This post is part of "The Sensationalist," a continuing series here at Experience Points in which we examine games' abilities to evoke emotions and sensations in video game players. Please have a look at the series' introduction as well its previous entries. As always, we welcome your thoughts on all the matters we discuss, and look forward to analyzing one of gaming's most powerful, yet intangible, abilities.
My latest post is up on PopMatters: Exploring Confined Space. While not conceived of as a Sensationalist post, I think the subject matters fits nicely into the series. I also want to maintain my habit of posting this approach to videogames with at least some frequency.
I have actually been meaning to write about Escape the Room games for awhile now, ever since playing Sagrario's Room Escape, which is one of the best of the genre. The simple white-washed room you find yourself in is deeply unsettling. It actually reminds me of the television show Lost, which features mysterious and sterile confined spaces. Also like Lost, most of these games have only the shred of an interesting story. It is a missed opportunity considering how much single-room experiences can offer.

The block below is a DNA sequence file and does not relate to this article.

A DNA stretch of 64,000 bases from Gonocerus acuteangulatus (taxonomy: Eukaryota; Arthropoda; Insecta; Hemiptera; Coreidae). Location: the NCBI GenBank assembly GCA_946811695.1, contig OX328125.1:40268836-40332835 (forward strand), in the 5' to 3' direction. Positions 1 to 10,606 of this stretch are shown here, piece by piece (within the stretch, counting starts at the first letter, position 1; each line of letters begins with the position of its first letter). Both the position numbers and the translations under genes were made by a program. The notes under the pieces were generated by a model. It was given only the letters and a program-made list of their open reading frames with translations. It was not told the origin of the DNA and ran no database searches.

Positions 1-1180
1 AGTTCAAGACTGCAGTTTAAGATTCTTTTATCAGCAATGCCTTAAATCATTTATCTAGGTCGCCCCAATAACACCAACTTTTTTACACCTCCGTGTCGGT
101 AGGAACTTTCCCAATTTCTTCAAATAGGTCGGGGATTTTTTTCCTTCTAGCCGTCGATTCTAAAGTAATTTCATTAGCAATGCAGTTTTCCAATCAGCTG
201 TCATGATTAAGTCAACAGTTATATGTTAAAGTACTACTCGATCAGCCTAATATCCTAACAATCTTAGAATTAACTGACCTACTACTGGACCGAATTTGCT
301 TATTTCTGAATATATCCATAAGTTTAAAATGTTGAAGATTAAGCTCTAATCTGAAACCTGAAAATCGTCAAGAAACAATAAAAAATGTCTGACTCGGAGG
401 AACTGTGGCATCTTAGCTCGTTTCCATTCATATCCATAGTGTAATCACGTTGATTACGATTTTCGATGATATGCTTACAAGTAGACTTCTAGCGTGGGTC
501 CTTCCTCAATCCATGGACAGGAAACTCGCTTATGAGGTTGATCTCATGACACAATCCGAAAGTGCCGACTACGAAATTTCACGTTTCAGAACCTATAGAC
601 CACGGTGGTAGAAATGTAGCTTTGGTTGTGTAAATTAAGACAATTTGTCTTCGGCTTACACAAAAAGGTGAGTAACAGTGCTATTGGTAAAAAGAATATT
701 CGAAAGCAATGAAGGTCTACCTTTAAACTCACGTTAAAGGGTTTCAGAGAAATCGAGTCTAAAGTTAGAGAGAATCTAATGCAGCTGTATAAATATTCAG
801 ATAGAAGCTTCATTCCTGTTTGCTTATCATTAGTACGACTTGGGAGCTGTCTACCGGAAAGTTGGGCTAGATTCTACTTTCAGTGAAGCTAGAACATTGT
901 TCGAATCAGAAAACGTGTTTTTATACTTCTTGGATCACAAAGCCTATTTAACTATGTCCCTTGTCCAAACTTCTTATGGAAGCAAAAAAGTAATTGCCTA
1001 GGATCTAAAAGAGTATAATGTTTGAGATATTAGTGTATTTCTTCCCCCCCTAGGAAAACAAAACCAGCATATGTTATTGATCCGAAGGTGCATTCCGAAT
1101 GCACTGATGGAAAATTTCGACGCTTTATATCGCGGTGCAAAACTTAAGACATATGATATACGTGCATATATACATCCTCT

Watching any of the films I mentioned in the article should convince you of the opportunities confined spaces can offer to game designers. Buried is not film of the year quality, but it is proof that a compelling and unique story can be told in terribly limiting circumstances. Some games do exploit confined spaces to evoke claustrophobia or other neat sensations. I mentioned Dead Space and Bioshock, which create an enclosed space that feels very confining. You could include a few levels from Halo in there as well. If you think of any others, definitely let me know. I am certain I am missing some fantastic use of a closet.